But a little boost to the clarity and saturation sliders, and a slight white balance correction makes most (though not all—look at the trees) of that difference go right away.

Clothes-Industar image edited 1/250s, f/11. Click for larger.

I have no idea where the flare in the lower right of the Industar image came from, though. The sharp edge on the bottom is suspicious…

More Nits

Here are some more images at 100% zoom. See if you can pick the Canon from the Industar.

Highrise-detail Highrise—center detail. 1/500s, f/5.6. Click for larger.

Station-detail Station—center detail. 1/250s, f/5.6. Click for larger.

Stairs-detail Stairs—corner detail. 1/250s, f/4. Click for larger.

Train-detail Station platform—center detail. 1/250s, f/4. Click for larger.

Tiles-corner detail Tiles—corner detail. 1/250s, f/11. Click for larger.

Answers

  • "Highrise": Left, Canon; Right, Industar
  • "Station": Left, Canon; Right, Industar
  • "Stairs": Left, Canon; Right, Industar
  • "Station platform": Left, Industar; Right, Canon
  • "Tiles": Left, Canon; Right, Industar

Takeaways

What's the lesson to learn from this exercise? Sometimes differences are overblown, even if I made them up in my own mind. I would be happy using either of these lenses. Indeed, I'm seriously going to be taking the Industar out more often now, as if something happened to it, it would be a lot cheaper to replace, and I'm never shooting at f/1.4 during the day (not in Lisbon, land of eternal sunshine, anyway).

  • The Canon has better contrast, sometimes. Sometimes it doesn't. But when I know I need to get a sharp shot, I think I'll lean towards the Canon.

  • The Industar is perfectly sharp from f/5.6, or anyway as sharp as the Canon.

  • The Industar—to my surprise—was much easier to focus in the street.

  • The Industar has a mild magenta color cast that can be reasonably easily compensated for, and honestly if I didn't have side-by-side images to compare I wouldn't have known.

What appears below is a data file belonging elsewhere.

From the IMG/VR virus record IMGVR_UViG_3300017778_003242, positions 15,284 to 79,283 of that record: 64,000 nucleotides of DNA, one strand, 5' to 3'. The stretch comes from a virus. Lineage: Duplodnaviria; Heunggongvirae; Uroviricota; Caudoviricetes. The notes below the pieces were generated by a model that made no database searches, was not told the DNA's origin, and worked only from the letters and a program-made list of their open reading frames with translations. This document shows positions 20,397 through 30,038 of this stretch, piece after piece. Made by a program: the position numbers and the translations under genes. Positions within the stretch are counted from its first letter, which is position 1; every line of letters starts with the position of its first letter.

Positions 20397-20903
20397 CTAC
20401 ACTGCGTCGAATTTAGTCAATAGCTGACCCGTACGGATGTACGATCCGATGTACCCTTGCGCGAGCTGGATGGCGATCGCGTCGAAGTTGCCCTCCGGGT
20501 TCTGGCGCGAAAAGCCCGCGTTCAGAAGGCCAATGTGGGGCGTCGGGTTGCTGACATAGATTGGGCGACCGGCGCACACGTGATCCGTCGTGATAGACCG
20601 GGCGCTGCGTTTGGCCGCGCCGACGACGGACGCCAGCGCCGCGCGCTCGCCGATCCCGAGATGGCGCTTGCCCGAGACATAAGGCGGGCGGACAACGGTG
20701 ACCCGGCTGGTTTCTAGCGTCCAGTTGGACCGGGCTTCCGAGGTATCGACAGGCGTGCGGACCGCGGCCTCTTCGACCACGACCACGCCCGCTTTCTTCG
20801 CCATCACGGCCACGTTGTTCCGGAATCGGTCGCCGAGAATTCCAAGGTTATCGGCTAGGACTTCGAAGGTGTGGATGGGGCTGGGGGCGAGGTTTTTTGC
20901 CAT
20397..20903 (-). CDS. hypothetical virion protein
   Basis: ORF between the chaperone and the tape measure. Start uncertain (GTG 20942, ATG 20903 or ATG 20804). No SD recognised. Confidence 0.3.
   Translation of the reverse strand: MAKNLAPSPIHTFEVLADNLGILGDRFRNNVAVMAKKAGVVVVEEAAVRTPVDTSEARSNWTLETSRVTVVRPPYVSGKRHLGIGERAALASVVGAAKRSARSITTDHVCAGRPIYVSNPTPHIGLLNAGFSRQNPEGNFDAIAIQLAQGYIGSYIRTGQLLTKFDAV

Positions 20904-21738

• I'm super digging the pastel colors of the One Hundred color film, ot suits Lisbon's pastel color palette very nicely.

  • One Hundred is extremely prone to light piping, the first several images were pretty badly affected (see “Clothes” above), and the first two images were trash. But I also got 40 frames from the roll, so…

  • I've clearly got some internal biases against Russian glass because it looks and feels cheap. Hell, it is cheap. But that doesn't mean it can't hold its own.


📱
Wait, did you say an app?! Funny you should ask—I did say something about an app. If you're wondering how I was able to keep track of which lens I used for each frame, and the camera settings, then wonder no more! Crown + Flint is a mobile app for iOS and Android that offers a super accurate light meter that also tracks every bit of metadata across each shot. It's faster to use than most hand-held light meters because it knows what your equipment is (and isn't) capable of, so it will never suggest camera settings that you can't actually use. And it tracks your film collection from purchase to archive. It's my constant companion in the field—I built it for me, let's be honest here—but if you're shooting film you should give it a try.